Adverse effects of sumatriptan include the following:

  • Tingling

  • Dizziness

  • Warm sensations

  • Chest pain

  • Cardiac arrhythmias

Sumatriptan is absolutely contraindicated for patients with cardiac disease, uncontrolled hypertension, hemiplegic and basilar migraines, or pregnancy.

In children aged 12-17 years, controlled clinical trials with oral sumatriptan failed to show efficacy. This is probably due to high placebo effect observed in pediatric migraine trials. This means that children seem to respond well to placebo, therefore obscuring the response to active medication. Pediatric and adolescent studies indicate efficacy with the nasal spray form of this medication. [46]

Subcutaneous sumatriptan has also been effective, although the manufacturer does not recommend the use of it in patients who are younger than 18 years. In children, the trial subcutaneous dose is 0.1 mg/kg/dose. Current autoinjection sumatriptan is available in 6 mg and 4 mg unit doses.

Several triptans are approved by the US Food and Drug Administration (FDA) to be used as abortive therapy in the treatment of pediatric migraine. A study by Linder et al provided evidence that almotriptan (Axert) is effective and well tolerated in adolescents with migraines; the drug gained FDA approval for this indication shortly after the study. [47] Other triptans that are approved for acute treatment of pediatric migraine include rizatriptan (Maxalt) in children aged 6-17 years [48, 49] and zolmitriptan (Zomig Nasal Spray). In the Spring of 2015 the FDA approved a combination of naproxen sodium and sumatriptan (Treximet) for the acute treatment of migraine with or without aura in pediatric patients 12 years of age and older. [50]

Clinicians usually use almotriptan, rizatriptan for pediatric migraine, and other triptans off-label in their daily clinical practice, even if they are not indicated by the FDA for children. These include, in no specific order, naratriptan (Amerge), eletriptan (Relpax), and frovatriptan (Frova).

Clinical trials of some of these medications in children are currently under way. For years in the author's practice, when children and adolescents have not responded to nonsteroidal anti-inflammatory drugs (NSAIDs) or other over-the-count (OTC) analgesics, he has treated them with triptans, with good results.

Isometheptene and ergotamines

Isometheptene (Midrin) and ergotamines are also available for abortive migraine therapy (Although Midrin was removed from the US market in 2011, a generic form has appeared on the market.). While scientific evidence for their efficacy is lacking, many clinicians have used these medications with success. They are most effective when administered at aura onset or at the start of the headache. Because aura is less common in pediatric migraine and because children may be less able to communicate early symptoms of a headache, administering these abortive therapies at the appropriate time can be difficult.

Ergotamines generally are not used for young children (aged 6 years or younger) and may cause GI upset.


Analgesics such as acetaminophen and NSAIDs can be used as abortive therapy. They seem to be particularly effective in the pediatric population, and they can be obtained without prescription. Less risk of medication-overuse headache (rebound or withdrawal headache) may be seen with long-acting NSAIDs such as naproxen sodium.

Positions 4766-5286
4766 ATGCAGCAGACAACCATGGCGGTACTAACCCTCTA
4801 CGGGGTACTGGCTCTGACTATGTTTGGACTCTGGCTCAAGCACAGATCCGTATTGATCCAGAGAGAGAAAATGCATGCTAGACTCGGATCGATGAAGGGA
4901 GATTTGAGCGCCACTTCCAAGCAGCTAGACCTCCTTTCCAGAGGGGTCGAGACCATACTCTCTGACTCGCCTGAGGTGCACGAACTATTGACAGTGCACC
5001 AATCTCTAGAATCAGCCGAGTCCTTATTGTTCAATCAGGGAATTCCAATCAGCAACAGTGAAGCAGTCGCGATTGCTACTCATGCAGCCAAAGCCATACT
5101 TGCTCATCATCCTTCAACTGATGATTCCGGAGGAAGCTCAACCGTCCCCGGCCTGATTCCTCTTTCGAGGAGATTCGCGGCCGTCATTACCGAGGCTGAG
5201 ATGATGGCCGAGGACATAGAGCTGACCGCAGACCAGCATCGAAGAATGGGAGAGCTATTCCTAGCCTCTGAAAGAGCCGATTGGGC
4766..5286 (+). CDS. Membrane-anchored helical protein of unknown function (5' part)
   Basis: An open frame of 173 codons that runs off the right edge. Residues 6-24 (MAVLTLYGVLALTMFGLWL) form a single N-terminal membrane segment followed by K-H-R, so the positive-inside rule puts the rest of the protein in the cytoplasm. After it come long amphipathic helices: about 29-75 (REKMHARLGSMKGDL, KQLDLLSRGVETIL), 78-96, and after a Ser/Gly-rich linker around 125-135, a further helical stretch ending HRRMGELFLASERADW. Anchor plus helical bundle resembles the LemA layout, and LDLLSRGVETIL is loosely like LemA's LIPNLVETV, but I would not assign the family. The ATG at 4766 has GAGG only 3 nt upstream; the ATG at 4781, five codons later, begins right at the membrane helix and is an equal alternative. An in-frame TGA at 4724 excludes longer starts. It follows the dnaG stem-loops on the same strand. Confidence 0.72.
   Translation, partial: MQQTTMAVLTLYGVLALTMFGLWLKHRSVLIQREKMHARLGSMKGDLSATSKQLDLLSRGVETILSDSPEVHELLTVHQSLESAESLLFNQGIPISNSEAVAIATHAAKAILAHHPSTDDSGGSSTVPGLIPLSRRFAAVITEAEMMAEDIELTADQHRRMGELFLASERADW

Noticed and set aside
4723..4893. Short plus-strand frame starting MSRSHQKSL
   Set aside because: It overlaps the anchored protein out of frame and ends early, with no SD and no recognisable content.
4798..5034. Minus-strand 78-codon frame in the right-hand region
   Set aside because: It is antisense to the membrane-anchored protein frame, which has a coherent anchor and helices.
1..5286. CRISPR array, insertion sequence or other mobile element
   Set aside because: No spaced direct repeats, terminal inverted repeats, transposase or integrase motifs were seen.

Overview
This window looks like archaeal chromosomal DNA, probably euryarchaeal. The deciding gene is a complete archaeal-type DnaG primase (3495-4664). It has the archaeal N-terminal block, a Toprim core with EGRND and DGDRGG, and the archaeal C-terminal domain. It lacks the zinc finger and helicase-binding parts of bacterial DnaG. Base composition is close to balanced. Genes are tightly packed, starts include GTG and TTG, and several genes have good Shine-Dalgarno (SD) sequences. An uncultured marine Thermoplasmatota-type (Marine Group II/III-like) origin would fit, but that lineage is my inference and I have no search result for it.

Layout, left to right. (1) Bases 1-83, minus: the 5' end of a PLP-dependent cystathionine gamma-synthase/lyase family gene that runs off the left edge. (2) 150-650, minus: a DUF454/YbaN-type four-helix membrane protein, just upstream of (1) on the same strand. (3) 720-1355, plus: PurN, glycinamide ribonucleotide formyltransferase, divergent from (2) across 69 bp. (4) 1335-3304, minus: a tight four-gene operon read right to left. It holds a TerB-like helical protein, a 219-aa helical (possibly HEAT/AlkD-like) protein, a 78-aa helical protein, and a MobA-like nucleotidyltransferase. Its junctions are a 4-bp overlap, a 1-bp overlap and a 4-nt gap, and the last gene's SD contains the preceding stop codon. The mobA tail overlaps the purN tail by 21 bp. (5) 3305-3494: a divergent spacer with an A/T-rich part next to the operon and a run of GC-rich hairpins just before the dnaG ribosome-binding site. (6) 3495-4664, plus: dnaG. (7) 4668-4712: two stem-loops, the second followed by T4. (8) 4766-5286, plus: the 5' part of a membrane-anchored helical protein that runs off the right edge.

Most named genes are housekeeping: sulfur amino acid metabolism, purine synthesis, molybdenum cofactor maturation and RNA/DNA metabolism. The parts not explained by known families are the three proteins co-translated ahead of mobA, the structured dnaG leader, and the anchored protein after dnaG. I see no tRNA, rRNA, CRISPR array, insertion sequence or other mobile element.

Prophylactic therapy

Although consensus does not exist regarding the criteria to start prophylactic treatment, frequency and severity will be the main factors to guide the decision. Consider prophylactic therapy when headaches are frequent enough to interfere with the patient's lifestyle. In deciding to begin prophylactic therapy, consider the risks of long-term drug use against the benefit of potential headache relief. The possibility of pregnancy should also be considered if prophylactic medication is prescribed. As with abortive therapy, several classes of pharmacologic agents are available for prophylactic treatment.

In general, the effect of prophylactic therapy is not immediate, often taking as long as 6-8 weeks before improvement occurs. Providing this information to the patient and his/her parents leads to improved compliance and more realistic goals. Giving an appropriate trial before attempting a new treatment is important.

Migraines are known to remit spontaneously in some patients during childhood. Every 6-12 months, reassess the need for continued prophylaxis. This can be achieved by tapering the medication until either the headaches resume or the patient remains headache-free off therapy.

On the other hand, parents and patients need to be aware that migraine headaches may be a lifelong condition, and they should expect that the headaches will reappear at some time during a patient’s lifetime, especially during situations of increased stress, such as puberty, marriage, or change of job.


Beta-blockers are commonly used as prophylactic therapy for childhood migraine; propranolol and nadolol are each effective. Nadolol has the advantage of being longer acting (given once daily). Beta-blockers are contraindicated in patients with asthma or diabetes, and they may cause depression in adolescents. If the patient is an athlete, beta-blockers may interfere with the patient’s performance.

Tricyclic agents and cyproheptadine

Tricyclic agents (amitriptyline, nortriptyline) are frequently used for prophylactic therapy, especially in older children and adolescents. Nortriptyline tends to be less sedating than amitriptyline, but there are no well-conducted scientific trials demonstrating the efficacy of nortriptyline. There is, however, plenty of scientific evidence that amitriptyline is efficacious in migraine prevention. A paper presented at the American Academy of Neurology Annual Meeting in New Orleans (2012) showed that amitriptyline was safe and effective for migraine prevention in children and adolescents.